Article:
Let this be my covenant: to honor the dance of the darkness and light. As in nature, so within the temple of my heart and mind. May I reverence who I am in this sacred Love relationship in ways that steady my soul to extend generosity and compassion to all else. May I surrender my leaves in Autumn and stand stoic and strong through the Winters of Life, as the trees brace themselves against the promise of a blazing winter’s sunset. And may I come to Life over and over again, singing Hallelujah!



                as beautiful Spring insists on flowering her way to the lazy days of Summer.

Let this be my resurrection song!!

Sending you love and always, peace in the darkness and joy in the light!

_/\_Peggy @ Ecumenicus 

Tuesday, March 1, 2016

Merton's Sophia Wisdom and Natural Contemplation

Dante Gabriel Rossetti, 1874
I am researching the idea of Sophia Wisdom in the writings of Thomas Merton. In his later years,
Merton became quite occupied with Wisdom as an aspect of Christ. Drawing on scripture, such as the Song of Songs, and his extensive study of the Holy Spirit in Eastern Orthodox mysticism, Merton came to find a deep, inherent aspect of humanity that is "eros," a notion far beyond the superficial idea of genital erotic love, and applicable to loving relationship, spiritually expressed in unity with humanity and nature. This is Sophia Wisdom, to know this passion for Divine unity with all of life as "Christ-graced" transformation.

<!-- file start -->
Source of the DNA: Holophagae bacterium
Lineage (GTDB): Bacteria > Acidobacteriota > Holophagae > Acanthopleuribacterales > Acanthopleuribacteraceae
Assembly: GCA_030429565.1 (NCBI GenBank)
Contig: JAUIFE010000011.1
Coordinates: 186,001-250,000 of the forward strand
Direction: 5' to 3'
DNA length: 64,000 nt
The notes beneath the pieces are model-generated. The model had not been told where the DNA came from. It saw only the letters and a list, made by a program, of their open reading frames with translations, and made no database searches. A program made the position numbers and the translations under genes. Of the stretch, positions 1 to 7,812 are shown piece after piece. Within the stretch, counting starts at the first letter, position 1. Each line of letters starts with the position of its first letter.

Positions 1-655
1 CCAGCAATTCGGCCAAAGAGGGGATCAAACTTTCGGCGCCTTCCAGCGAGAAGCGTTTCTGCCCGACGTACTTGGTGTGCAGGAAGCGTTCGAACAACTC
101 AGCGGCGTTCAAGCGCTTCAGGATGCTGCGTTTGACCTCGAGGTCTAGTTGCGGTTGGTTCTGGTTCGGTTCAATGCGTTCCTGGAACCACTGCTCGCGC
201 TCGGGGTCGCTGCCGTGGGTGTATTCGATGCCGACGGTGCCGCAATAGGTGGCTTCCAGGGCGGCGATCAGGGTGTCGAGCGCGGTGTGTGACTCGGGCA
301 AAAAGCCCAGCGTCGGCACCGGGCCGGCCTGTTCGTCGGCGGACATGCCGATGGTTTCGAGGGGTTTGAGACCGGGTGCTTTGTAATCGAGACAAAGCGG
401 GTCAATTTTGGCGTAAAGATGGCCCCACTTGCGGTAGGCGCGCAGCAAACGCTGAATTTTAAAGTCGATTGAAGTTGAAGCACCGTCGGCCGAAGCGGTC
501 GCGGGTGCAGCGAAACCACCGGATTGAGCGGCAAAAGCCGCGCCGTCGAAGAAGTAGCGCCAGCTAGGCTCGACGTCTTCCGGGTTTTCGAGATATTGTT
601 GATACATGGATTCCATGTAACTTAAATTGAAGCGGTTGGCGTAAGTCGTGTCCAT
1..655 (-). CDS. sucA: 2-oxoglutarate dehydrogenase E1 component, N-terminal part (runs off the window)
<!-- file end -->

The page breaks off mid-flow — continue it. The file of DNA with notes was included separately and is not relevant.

Merton says, "If we believe in the Incarnation of the Son of God, there is no one on earth in whom we are not prepared to see, in mystery, the presence of Christ." (New Seeds of Contemplation) This expression is enlightened mind, the very essence of the concept of "the mind of Christ." (Paul - 1 Cor 2:16)

In his exquisite book called "Sophia, The Hidden Christ of Thomas Merton," Christopher Pramuk shares many great quotes by Merton from various sources, but one in particular is a collection of notes from a class Merton taught on Mysticism, Introduction to Christian Mysticism, at Gethsemane in the 1960s. Here, Merton has compiled a wonderful collection of writings from the church fathers, Roman and Orthodox mystics through the ages on mystical theology, the cosmos, the oikonomia (cosmic household - BTW, the origin of the name of this Blog, Ecumenicus), the Wisdom inherent in humans - "multiformis sapientia" - that which apprehends the wisdom and glory of God:

1. in the spirit of Scripture and not in the letter;
2. in the logoi of created things, not in their materiality;
3. in our own inmost spirit and true self, rather than in our ego;
4. in the inner meaning of history and not in its external (history of salvation, victory of Christ);
5. in the inner sense of the divine judgments and mercies (not in superstitious and pseudo-apocalyptic interpretation of events). (New Seeds of Contemplation, 122 via Sophia by Christopher Pramuk, 142)